“For the Son of Man came to seek and to save the lost.” Luke 19:10
The story of Zacchaeus in the Bible is a familiar one to many Christians who have grown up in the church and maybe even sung the familiar Sunday School song about the “ … wee little man.”
For adult Christians, however, the story gives pause for thought. Why does Jesus frequent the homes of men like Zacchaeus? The Jews would have detested this tax collector for his practice of fleecing them of their money in order to pay off the hated Roman occupiers.
Jesus looks past his obvious sin and, instead, sees a man who desperately needed to hear the gospel and one who would respond with tremendous remorse when confronted with the truth of his lifestyle. Shouldn’t that be our goal as we interact with “sinners?” Why do we often respond like the religious leaders of Jesus’ day and question his willingness to engage with those far from God?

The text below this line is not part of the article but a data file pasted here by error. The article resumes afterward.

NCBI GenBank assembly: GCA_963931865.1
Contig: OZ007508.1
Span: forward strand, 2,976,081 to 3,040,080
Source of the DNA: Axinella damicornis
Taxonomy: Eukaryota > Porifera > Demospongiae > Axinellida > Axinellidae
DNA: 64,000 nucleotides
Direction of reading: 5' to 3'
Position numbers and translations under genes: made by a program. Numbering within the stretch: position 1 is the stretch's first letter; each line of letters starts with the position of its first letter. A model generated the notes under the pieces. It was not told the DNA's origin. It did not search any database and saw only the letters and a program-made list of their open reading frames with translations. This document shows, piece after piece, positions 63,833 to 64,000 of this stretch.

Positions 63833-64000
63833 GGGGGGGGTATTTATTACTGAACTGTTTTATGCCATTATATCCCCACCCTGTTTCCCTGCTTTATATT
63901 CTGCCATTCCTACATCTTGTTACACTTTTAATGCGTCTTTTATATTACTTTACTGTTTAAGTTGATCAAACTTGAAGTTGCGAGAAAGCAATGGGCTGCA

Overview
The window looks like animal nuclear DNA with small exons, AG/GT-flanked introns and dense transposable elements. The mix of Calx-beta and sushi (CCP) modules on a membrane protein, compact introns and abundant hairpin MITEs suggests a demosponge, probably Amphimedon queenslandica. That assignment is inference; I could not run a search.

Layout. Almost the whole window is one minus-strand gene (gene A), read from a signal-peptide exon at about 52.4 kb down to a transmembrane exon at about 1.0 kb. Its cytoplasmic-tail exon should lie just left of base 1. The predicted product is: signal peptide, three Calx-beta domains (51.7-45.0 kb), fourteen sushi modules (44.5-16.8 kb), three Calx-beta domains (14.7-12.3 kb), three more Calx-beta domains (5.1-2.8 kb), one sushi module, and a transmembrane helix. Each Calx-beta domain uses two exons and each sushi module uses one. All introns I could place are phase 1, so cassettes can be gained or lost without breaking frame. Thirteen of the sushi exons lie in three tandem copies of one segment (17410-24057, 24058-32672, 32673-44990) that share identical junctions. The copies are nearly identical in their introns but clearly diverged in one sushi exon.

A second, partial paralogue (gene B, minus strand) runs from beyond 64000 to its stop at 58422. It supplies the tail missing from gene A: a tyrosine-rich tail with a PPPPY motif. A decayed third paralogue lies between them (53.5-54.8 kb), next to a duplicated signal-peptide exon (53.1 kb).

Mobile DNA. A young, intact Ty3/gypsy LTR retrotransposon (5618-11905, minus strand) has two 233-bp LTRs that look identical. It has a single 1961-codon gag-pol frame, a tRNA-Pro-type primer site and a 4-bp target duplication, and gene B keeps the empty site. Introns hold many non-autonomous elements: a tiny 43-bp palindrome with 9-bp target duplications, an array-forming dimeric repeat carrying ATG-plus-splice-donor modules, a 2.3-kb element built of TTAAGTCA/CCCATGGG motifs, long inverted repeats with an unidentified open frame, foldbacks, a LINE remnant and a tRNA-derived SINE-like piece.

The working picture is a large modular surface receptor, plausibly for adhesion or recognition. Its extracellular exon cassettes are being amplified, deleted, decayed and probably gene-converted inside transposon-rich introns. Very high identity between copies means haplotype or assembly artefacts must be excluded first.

Recently, I have found myself wrestling with that exact question. It seems as though God keeps bringing people my way who know of him but are no longer close to him. My natural tendency is to silently judge them for their waywardness while inwardly wondering if I should wait to associate with them until they get their lives back together. That’s not what Jesus did, though, is it?
God, help me see people as you see them. Give me the ability to look beyond the sin in their lives and see, instead, the love you have for them just as you have for me.
Greet every person with the love, gentleness, and compassion you yourself have received from Christ.
By Rick Thiessen
Used by Permission
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